Wednesday, March 9, 2011

Anglican Church of Canada mulls open communion

For as often as ye eat this bread, and drink this cup, ye do shew the Lord's death till he come.
Wherefore whosoever shall eat this bread, and drink this cup of the Lord, unworthily, shall be guilty of the body and blood of the Lord.
But let a man examine himself, and so let him eat of that bread, and drink of that cup.
For he that eateth and drinketh unworthily, eateth and drinketh damnation to himself, not discerning the Lord's body.
I Corinthians 11:26-29

As reported by Charles Lewis in the National Post, March 8, 2011:

Canadian Anglicans will hold discussions this spring about whether baptism is necessary for taking part in communion -questioning a requirement of Christianity that has existed for 2,000 years.

"Official teaching is you have to be baptized first. But a number of clergy across the country feel strongly about this as an issue and many have approached their bishops about allowing for an 'open table' in which all could take communion," said Archdeacon Paul Feheley, who is the principal secretary to Archbishop Fred Hiltz, head of the Anglican Church of Canada.

It will be discussed when the House of Bishops meets in April, but not as an official topic, he said.

The idea -already rejected as a dangerous step by more orthodox Anglicans -was raised in an article this week in the in which an Ontario church pastor argues that removing the requirement of baptism would help stop the decline in the number of Anglicans attending services.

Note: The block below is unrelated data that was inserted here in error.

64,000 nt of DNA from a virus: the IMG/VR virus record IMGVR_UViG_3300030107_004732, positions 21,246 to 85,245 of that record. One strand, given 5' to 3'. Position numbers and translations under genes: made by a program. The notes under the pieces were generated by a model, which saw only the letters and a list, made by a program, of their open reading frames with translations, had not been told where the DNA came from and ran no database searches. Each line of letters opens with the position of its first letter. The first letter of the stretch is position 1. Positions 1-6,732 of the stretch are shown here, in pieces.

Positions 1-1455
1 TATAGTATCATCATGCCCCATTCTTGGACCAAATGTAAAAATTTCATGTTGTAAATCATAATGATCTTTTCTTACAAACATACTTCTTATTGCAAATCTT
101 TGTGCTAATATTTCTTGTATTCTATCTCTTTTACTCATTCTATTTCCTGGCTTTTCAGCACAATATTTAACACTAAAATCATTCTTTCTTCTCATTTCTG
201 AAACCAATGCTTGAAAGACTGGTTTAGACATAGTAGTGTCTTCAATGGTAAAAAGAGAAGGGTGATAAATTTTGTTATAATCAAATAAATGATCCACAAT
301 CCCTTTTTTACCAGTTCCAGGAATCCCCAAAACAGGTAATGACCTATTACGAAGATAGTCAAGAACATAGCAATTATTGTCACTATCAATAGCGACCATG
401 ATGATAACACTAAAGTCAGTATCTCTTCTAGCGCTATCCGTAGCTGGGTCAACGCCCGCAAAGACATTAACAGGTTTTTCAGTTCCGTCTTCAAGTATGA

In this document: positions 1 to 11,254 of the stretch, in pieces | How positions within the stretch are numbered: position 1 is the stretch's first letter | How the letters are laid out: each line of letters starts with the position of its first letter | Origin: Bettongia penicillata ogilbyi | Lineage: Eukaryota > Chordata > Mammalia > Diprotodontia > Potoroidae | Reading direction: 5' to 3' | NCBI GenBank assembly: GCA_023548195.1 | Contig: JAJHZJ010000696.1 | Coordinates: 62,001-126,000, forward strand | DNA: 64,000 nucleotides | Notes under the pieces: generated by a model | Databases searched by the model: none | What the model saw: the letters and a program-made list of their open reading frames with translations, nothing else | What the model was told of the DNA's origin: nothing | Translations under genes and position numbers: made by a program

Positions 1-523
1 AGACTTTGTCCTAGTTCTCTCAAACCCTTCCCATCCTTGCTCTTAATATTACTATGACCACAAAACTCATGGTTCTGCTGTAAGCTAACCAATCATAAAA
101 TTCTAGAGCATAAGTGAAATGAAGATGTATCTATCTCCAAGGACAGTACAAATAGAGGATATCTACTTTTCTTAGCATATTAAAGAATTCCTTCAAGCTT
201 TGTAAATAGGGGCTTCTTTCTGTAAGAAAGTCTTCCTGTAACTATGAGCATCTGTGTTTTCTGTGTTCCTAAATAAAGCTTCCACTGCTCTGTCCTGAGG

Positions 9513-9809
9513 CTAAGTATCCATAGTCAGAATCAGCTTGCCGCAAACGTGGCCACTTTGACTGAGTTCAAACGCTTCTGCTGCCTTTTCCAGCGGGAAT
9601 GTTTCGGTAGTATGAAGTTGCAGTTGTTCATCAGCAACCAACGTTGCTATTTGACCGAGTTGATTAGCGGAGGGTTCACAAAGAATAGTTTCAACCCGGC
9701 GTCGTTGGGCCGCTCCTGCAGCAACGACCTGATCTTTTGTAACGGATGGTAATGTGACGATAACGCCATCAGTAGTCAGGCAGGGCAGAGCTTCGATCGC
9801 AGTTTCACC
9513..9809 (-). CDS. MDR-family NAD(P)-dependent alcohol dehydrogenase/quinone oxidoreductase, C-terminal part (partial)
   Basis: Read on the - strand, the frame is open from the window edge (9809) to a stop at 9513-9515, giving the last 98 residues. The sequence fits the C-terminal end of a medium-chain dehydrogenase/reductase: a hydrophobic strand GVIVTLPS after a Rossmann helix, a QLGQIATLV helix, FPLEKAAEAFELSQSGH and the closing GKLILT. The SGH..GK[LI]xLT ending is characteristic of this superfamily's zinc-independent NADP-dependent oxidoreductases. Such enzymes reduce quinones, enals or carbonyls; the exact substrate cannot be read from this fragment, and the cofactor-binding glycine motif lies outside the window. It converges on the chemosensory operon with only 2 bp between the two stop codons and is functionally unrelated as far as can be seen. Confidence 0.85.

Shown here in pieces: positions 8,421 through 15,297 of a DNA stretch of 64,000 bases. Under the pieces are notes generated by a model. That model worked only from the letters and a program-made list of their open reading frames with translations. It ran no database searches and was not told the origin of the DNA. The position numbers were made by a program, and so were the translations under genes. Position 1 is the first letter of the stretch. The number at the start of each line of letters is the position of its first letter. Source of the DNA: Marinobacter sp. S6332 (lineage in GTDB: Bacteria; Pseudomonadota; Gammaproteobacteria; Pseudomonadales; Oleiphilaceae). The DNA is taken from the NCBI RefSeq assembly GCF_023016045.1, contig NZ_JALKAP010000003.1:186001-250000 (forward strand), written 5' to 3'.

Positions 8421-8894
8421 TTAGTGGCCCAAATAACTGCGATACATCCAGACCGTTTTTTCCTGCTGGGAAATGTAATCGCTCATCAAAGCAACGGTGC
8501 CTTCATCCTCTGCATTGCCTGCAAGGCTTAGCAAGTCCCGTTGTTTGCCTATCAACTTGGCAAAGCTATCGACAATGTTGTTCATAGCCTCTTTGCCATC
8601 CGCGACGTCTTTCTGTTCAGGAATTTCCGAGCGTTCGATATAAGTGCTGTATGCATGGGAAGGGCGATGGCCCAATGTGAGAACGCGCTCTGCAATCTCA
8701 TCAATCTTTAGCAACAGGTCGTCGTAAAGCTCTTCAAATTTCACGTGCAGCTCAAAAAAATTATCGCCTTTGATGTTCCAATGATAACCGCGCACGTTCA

Rev. Gary Nicolosi said that if Jesus did not discriminate about who he invited to his table, then the Church should follow his lead.

"How, in our multicultural and pluralistic society, can our churches be places of hospitality if we exclude table fellowship with the non-baptized? This is not an academic question," wrote Rev. Nicolosi, the pastor at St. James Westminster Anglican Church in London, Ont., and an official Church consultant on how to build membership...

...In an interview, Rev. Nicolosi noted the Church is losing 13,000 members a year and that those who remain now have an average age of 60. He estimates that just 500,000 Anglicans are left in Canada, down from 1.3 million only a few decades ago.

Dr. Nicolosi's article is titled A Case for Open Communion.

I'm surprised that with the large number of members the Anglican Church of Canada has lost over the years, that they still have any left. Here's a suggestion for stopping the decline: proclaim the true gospel of Jesus Christ. Unfortunately, the mainline churches are so far and so long removed from the true gospel that I don't think they'd recognize it.

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